Tag Archive: humbleness


Mary Had a Little Lamb

June 14, 2012
Mary Had a Little Lamb
Mary Southerland

Today’s Truth
He tends his flock like a shepherd: He gathers the lambs in his arms and carries them close to his heart; he gently leads those that have young (Isaiah 40:11, NIV).

Friend to Friend
As a little girl, I really did have a little lamb whose fleece was white as snow. I can remember the day my mother showed me the lamb and explained that she did not have a bottle with which to feed the stray lamb. I did. I agreed to let the lamb have my bottle if I could have the lamb. I have been fascinated by the unique relationship between sheep and their shepherd ever since.

Shepherds live with their sheep, finding places for them to eat and drink, providing shelter from the storms and protection from the heat. Sheep must eat the right amount of the right kinds of grass at the right times…or they will die. If the sheep eat too little one day and too much the next day, some of the bacteria that live in the stomach of the sheep will reproduce at abnormal levels, creating toxins which cause sudden death. This problem was even more complicated for the shepherds of the Bible.

The type of shepherding referred to in the Bible is not the farming of fenced pasture lands but nomadic grazing. The shepherd must carefully plan the path and lead the way so the sheep have neither too little nor too much grazing and are able to get to the water hole on time. Pastures are often lost to extreme heat which means the shepherd has to scour the countryside in search of green grass. Several flocks of sheep are gathered together at night in a sheltered place so shepherds can share the watches of the night, protecting the sheep from wild animals and thieves. Good shepherds are always willing to risk their lives to save their flocks from any harm, any enemy and even from themselves.

Sheep are dumb, can never be left alone and often stray, requiring the shepherd to find and rescue them.  A shepherd never pushes his sheep but rather leads his sheep, going before them, making sure they are not walking into danger. The needs of sheep, compared to the needs of other animals, are greater because of their instinct to be afraid and when faced with a fearful situation, to run. Without a shepherd to care for the sheep, they will not last long.

Personally, I definitely fit the profile of a sheep. I can’t count the number of times I have stubbornly stuck to my plan, foolishly thinking that it was better than His plan, only to end up in some pit somewhere, calling for help. Psalm 40:1-3 has become my life maxim – with one exception. I rarely wait patiently! Remember, I am a sheep!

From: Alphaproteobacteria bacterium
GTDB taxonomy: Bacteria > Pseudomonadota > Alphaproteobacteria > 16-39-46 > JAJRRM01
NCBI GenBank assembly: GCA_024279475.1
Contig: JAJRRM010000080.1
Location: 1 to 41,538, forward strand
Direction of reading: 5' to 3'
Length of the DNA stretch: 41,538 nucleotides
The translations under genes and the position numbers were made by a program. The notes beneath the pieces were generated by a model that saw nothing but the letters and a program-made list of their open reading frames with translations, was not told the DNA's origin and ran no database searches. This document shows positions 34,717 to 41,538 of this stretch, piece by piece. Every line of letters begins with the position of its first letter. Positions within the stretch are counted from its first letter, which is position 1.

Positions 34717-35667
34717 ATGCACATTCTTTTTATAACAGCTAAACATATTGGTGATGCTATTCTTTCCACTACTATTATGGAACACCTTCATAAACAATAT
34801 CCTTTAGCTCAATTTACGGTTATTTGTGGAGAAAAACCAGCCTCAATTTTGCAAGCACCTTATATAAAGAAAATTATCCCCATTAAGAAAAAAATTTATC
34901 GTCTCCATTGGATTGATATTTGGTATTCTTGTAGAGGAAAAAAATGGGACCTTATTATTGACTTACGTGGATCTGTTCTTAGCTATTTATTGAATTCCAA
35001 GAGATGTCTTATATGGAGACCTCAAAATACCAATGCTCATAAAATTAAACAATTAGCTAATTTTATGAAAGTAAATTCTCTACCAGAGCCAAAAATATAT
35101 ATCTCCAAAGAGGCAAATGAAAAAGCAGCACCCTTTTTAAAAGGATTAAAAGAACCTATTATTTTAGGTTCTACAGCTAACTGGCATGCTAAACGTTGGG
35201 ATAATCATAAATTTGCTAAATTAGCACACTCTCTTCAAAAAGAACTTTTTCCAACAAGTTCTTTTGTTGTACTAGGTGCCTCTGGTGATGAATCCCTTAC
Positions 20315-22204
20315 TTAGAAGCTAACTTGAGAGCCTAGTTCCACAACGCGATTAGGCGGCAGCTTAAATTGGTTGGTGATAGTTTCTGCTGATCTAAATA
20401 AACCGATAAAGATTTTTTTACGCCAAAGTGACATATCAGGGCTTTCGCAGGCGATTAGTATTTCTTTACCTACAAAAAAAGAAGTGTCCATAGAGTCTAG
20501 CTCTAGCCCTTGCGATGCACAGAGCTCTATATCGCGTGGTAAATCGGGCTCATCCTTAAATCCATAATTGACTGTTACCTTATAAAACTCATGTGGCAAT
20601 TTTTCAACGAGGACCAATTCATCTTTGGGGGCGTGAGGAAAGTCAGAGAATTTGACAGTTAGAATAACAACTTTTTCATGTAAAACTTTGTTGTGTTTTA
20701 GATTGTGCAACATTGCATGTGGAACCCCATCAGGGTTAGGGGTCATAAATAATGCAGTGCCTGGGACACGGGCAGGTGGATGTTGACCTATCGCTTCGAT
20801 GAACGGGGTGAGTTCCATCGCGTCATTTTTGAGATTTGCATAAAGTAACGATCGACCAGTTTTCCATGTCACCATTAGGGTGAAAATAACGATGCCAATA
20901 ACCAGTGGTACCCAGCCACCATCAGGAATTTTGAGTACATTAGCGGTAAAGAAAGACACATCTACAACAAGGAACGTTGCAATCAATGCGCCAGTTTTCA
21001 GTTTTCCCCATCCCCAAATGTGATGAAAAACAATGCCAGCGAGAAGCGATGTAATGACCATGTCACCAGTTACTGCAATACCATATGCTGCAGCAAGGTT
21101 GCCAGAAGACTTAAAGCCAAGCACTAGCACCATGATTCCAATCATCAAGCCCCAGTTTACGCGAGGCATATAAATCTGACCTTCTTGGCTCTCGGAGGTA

Psalm 40:1-3 “I waited patiently for the LORD; he turned to me and heard my cry. He lifted me out of the slimy pit, out of the mud and mire; he set my feet on a rock and gave me a firm place to stand.  He put a new song in my mouth, a hymn of praise to our God. Many will see and fear and put their trust in the LORD” (NIV).

I sometimes allow fear to drive me to a place where I am trapped by doubts and darkness…until He rescues me. I try to satisfy my hunger by eating the wrong things found in the wrong places at the wrong times. The result is always the same; my soul remains ravenous for what is good while stuffing my heart and mind with what is bad.

Like every sheep, I don’t like to be pushed. Good shepherds do not push, no matter how great the temptation.  A good shepherd stands in front of his sheep, gently calling their names, leading them to a place where he has already been, positioning himself between danger and his sheep. When I am tired and ready to give up, I tend to withdraw from the other sheep and even from my Shepherd. Many of us have somehow bought into the lie that we can make it on our own or that the rules, the commandments of God, do not necessarily apply to us…just those other sheep. The longer I serve God, the more I realize just how much we need each other and how much we need Him.  When will I learn that I cannot do life on my own – as a sheep or as a shepherd?

A good shepherd is willing to lay down his life for his sheep, just as Jesus Christ laid down His life for you and for me. I am so glad He was willing to lay down His life for every single sheep – the cute, fluffy ones as well as the dirty, broken lambs like me. Maybe it is time for us all to stop, listen for His voice, seek His plan and remember that we are indeed needy sheep who are called to love and lead other needy sheep to the Good Shepherd, Jesus Christ.